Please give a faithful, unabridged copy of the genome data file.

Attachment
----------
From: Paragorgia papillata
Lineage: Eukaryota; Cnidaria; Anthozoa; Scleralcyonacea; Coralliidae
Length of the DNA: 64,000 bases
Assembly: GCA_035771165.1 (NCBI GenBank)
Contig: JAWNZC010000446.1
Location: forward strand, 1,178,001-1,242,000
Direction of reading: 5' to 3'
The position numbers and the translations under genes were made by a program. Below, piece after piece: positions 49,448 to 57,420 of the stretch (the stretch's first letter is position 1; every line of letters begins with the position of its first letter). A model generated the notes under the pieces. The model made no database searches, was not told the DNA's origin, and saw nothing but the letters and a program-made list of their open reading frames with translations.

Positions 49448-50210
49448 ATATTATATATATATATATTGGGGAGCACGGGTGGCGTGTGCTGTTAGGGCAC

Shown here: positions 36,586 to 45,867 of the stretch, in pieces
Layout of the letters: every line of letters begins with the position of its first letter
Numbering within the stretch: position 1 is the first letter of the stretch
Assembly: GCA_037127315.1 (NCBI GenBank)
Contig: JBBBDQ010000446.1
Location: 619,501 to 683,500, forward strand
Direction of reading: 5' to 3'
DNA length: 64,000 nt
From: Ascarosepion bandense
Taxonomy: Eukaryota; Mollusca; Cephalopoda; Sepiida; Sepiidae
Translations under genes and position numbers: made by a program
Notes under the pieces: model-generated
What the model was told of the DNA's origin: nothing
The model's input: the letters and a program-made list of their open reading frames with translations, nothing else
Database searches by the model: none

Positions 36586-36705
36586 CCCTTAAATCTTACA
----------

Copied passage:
From: Paragorgia papillata
Lineage: Eukaryota; Cnidaria; Anthozoa; Scleralcyonacea; Coralliidae
Length of the DNA: 64,000 bases
Assembly: GCA_035771165.1 (NCBI GenBank)
Contig: JAWNZC010000446.1
Location: forward strand, 1,178,001-1,242,000
Direction of reading: 5' to 3'
The position numbers and the translations under genes were made by a program. Below, piece after piece: positions 49,448 to 57,420 of the stretch (the stretch's first letter is position 1; every line of letters begins with the position of its first letter). A model generated the notes under the pieces. The model made no database searches, was not told the DNA's origin, and saw nothing but the letters and a program-made list of their open reading frames with translations.

Positions 49448-50210
49448 ATATTATATATATATATATTGGGGAGCACGGGTGGCGTGTGCTGTTAGGGCAC

Shown here: positions 36,586 to 45,867 of the stretch, in pieces
Layout of the letters: every line of letters begins with the position of its first letter
Numbering within the stretch: position 1 is the first letter of the stretch
Assembly: GCA_037127315.1 (NCBI GenBank)
Contig: JBBBDQ010000446.1
Location: 619,501 to 683,500, forward strand
Direction of reading: 5' to 3'
DNA length: 64,000 nt
From: Ascarosepion bandense
Taxonomy: Eukaryota; Mollusca; Cephalopoda; Sepiida; Sepiidae
Translations under genes and position numbers: made by a program
Notes under the pieces: model-generated
What the model was told of the DNA's origin: nothing
The model's input: the letters and a program-made list of their open reading frames with translations, nothing else
Database searches by the model: none

Positions 36586-36705
36586 CCCTTAAATCTTACA